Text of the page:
These words hurt me more than they hurt you. 2014 has been a very good car year for me. I’ve had the opportunity and sincere pleasure of driving some of the very best cars in the world such as the Jaguar F-Type Coupe, the Audi R8, the Porsche 911 GT3, and even the Chevy Camaro Z/28, to name a few. To that list, I was going to add the new F30 (F80) BMW M3. After driving it, I won’t be doing that.
The BMW M3 started out, like most automotive legends, as an unassuming performance-oriented car designed for good times. The trick with these cars -- and I’m including the MK1 GTI and Mazda Miata -- was that they were far better driver cars than they let on.
What was sacred
The E30 M3’s legend grew quickly. The follow-up E36 and E46 maintained the unassuming aspect of their character, which made them completely appealing for the true connoisseurs. The E90 series of M3s more or less put that trait aside, but the roots (linked to the E30) could still be felt if one dug hard and deep enough.
As far as I’m concerned, the E90 opened the door to a larger audience to more buyers, but not because it was an M3. No, because it was the most expensive 3 Series one could purchase. The F30 underwrites this irritating fad.
The M3 has always been about balance. Think about it: BMW boasts about their cars’ perfect weight distribution, their poised and controlled ride, performance and efficiency. To a large extent, this explicative applied to the M3, at least until the E90.
The current F30 M3 has not only forgone the balance, but now has an in-your-face-go-f*ck-yourself-‘cause-I’m-an-M3 aura about it. The same, by the way, applies to the M4. There is nothing unassuming about the new M3. It is brash, bold, and hides nothing except that it no longer feels, drives or behaves like a true M3.
Before I go one bitching about the new 2015 BMW M3, let’s splice the negative with some positive. As you may have read, the M3 is stupid fast. I’m here to confirm that it really, really is. For the first time in its history, the M3 is boosted as opposed to being normally aspirated.
The result is 425 horsepower (from 5,500 - 7,300 rpm) and 406 lb-ft of torque (from 1,850 - 5,500 rpm) generated by its 3.0L twin turbocharged I6-cylinder engine. These are the given specs, however, depending on who’s dyno testing you believe, these numbers are more like what you’ll find at the wheels than the crank… So yeah, this car’s a monster.
Get your fillings secured
And it’s the monster part that I don’t like. As if to say that because the car’s got so much power, let’s put an impossibly stiff, uncomfortable suspension on the M3 and buyers will believe that they’ve purchased something special. The 2015 M3’s ride quality is shamefully bad and unpleasant. Sure, the car’ll stick to tarmac like gum to your hair, but when you’re not on a track or barrelling down the Autobahn, Gravol’s a must.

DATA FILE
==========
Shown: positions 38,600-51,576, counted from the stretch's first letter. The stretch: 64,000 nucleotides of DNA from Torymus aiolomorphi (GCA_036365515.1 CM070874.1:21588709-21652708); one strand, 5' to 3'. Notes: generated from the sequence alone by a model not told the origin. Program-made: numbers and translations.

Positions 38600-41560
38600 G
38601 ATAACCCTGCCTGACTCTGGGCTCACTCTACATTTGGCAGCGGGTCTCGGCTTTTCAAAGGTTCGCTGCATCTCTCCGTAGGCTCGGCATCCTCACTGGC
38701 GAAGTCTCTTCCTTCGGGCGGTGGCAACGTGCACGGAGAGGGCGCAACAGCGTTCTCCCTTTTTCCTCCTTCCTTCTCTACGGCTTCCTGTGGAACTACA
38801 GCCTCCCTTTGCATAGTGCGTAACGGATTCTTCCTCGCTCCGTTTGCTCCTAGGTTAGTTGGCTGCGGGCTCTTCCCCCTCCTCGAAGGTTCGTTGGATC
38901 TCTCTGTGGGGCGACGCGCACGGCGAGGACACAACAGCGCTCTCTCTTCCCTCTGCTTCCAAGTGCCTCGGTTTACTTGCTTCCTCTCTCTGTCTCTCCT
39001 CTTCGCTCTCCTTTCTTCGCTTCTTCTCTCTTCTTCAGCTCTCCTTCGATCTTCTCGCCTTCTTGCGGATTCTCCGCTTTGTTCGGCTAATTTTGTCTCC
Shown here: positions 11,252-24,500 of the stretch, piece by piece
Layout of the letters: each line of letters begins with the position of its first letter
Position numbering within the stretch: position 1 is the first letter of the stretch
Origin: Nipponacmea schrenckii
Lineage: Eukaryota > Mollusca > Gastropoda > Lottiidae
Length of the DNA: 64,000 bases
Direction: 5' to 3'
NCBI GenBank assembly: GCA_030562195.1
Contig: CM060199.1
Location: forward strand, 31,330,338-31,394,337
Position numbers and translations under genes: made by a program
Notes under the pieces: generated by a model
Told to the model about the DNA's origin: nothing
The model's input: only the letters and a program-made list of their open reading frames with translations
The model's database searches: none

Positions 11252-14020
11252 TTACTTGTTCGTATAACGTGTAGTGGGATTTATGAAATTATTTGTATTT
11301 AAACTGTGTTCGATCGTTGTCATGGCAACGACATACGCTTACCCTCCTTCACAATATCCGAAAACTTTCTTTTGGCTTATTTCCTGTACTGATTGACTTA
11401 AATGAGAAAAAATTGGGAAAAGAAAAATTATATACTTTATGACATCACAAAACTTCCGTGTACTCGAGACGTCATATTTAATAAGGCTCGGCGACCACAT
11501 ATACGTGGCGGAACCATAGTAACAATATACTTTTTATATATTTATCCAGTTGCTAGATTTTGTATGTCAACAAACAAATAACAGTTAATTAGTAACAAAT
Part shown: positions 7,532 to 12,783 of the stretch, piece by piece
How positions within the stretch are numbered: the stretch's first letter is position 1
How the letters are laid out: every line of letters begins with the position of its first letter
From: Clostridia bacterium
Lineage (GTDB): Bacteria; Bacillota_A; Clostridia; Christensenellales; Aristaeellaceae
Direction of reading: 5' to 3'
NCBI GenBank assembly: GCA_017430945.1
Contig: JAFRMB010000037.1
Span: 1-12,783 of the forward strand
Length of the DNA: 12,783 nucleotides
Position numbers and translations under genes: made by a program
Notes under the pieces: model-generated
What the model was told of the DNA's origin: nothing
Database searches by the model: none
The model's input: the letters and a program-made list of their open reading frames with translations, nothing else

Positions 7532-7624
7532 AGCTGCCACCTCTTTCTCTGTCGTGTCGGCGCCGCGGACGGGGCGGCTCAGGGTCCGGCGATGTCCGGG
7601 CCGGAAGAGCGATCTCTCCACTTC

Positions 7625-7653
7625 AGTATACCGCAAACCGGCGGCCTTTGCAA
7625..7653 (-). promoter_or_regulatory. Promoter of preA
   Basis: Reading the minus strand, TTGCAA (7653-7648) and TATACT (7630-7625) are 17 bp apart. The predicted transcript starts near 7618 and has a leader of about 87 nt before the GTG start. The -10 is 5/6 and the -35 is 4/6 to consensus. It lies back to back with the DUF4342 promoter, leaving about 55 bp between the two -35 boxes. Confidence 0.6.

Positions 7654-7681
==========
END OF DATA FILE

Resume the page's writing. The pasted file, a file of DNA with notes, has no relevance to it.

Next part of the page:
Steering is heavy, precise but with far less feel and feedback than an M3 needs to provide. It’s as though the car was so overburdened with technology, mass, and girth that BMW figured, “moar power!” and everyone will be happy. Well, almost everyone.
Thankfully, and as I’d hoped, the brakes are massively powerful and qualm forward momentum with serious authority -- even more so when equipped with the optional M Carbon Ceramic Brake System.
Then there’s BMW’s 7-speed M-DCT transmission. I did get some minimal seat time in the 6-speed M4, and liked it. The M-DCT is much like the ride: it’s harsh. I know (we all know) the Germans can make amazing dual-clutch boxes, so why is the M3’s so unrefined? Regardless (and this applies to all facets of the drive) of the drive mode, shifts are dry, abrasive, and somewhat annoying. Why? The PDK in the GT3 or 911 Turbo S doesn’t punish…
Bye bye ultimate driving M
There was that unmistakeable analog feel to the E30, 36 and 46. Through evolution, that impression, no sensation, was diluted in the E90 but it has now been completely lost in the M3. To a certain extent, the 2015 M3 felt like a video game, much akin to Nissan’s GT-R that I briefly drove once more a short while ago.
I touched lightly on the car’s outer shell and to be honest, especially when draped in Yas Marina Blue, the F80 M3 is mesmerizing and stunning. At every glance, I couldn’t believe I was in the presence of such a hot car.
The cabin is as a BMW’s should be. Well appointed, with great seats, and immaculate material as well as fit and finish.
Where’s the RS4?
The bottom line for me is that the M3 as I loved it is gone, deceased, no more. As a lover of 4-door sedans (over any coupe), I’m saddened by this conclusion. I’m even more depressed by the fact that a Caddy CTS V-sport or Dodge Charger SRT are my only options if I want equal hp bragging rights.
If you’re still finding that you want one, base price is $74,000. If you’d like tons of bells and whistles, look for a 6-figure loan from the bank.